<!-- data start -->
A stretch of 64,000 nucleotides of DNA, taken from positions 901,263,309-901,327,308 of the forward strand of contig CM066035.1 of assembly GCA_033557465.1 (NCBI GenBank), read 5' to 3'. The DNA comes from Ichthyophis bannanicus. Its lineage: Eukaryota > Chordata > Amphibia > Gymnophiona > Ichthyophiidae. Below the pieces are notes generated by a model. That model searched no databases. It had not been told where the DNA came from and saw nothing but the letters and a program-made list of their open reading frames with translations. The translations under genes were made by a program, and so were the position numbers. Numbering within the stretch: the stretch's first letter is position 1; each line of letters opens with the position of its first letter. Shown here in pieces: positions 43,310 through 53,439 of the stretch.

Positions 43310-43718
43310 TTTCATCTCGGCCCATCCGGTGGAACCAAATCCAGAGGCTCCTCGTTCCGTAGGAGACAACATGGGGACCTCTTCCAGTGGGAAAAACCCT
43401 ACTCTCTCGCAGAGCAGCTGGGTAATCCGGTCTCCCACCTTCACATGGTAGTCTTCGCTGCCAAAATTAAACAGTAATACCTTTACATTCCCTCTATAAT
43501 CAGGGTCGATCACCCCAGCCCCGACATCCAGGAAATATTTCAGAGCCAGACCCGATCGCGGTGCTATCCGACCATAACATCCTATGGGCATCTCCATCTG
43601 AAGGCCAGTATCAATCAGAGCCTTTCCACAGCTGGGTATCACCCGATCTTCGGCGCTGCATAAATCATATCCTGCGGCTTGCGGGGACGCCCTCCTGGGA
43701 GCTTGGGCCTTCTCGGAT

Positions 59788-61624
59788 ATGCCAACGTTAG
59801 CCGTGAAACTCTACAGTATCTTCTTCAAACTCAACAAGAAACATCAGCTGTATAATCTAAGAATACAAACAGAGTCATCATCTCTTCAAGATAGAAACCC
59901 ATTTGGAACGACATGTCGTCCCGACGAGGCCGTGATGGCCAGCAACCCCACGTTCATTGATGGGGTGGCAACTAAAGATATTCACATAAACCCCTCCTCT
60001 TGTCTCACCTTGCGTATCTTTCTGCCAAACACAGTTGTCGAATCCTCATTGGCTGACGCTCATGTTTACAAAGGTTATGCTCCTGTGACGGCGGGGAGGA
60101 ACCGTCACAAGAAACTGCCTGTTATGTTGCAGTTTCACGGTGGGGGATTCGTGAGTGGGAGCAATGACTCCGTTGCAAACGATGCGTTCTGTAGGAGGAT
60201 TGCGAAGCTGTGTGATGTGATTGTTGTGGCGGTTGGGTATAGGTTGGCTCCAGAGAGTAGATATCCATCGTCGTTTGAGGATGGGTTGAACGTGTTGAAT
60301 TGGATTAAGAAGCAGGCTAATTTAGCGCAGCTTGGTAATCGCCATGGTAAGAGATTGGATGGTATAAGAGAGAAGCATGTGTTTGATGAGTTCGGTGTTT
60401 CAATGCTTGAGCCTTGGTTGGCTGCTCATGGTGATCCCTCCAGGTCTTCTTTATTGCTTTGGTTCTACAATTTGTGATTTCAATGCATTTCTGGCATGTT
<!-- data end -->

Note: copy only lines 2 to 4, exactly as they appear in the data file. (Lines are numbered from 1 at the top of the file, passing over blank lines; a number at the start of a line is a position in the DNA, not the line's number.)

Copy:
Positions 43310-43718
43310 TTTCATCTCGGCCCATCCGGTGGAACCAAATCCAGAGGCTCCTCGTTCCGTAGGAGACAACATGGGGACCTCTTCCAGTGGGAAAAACCCT
43401 ACTCTCTCGCAGAGCAGCTGGGTAATCCGGTCTCCCACCTTCACATGGTAGTCTTCGCTGCCAAAATTAAACAGTAATACCTTTACATTCCCTCTATAAT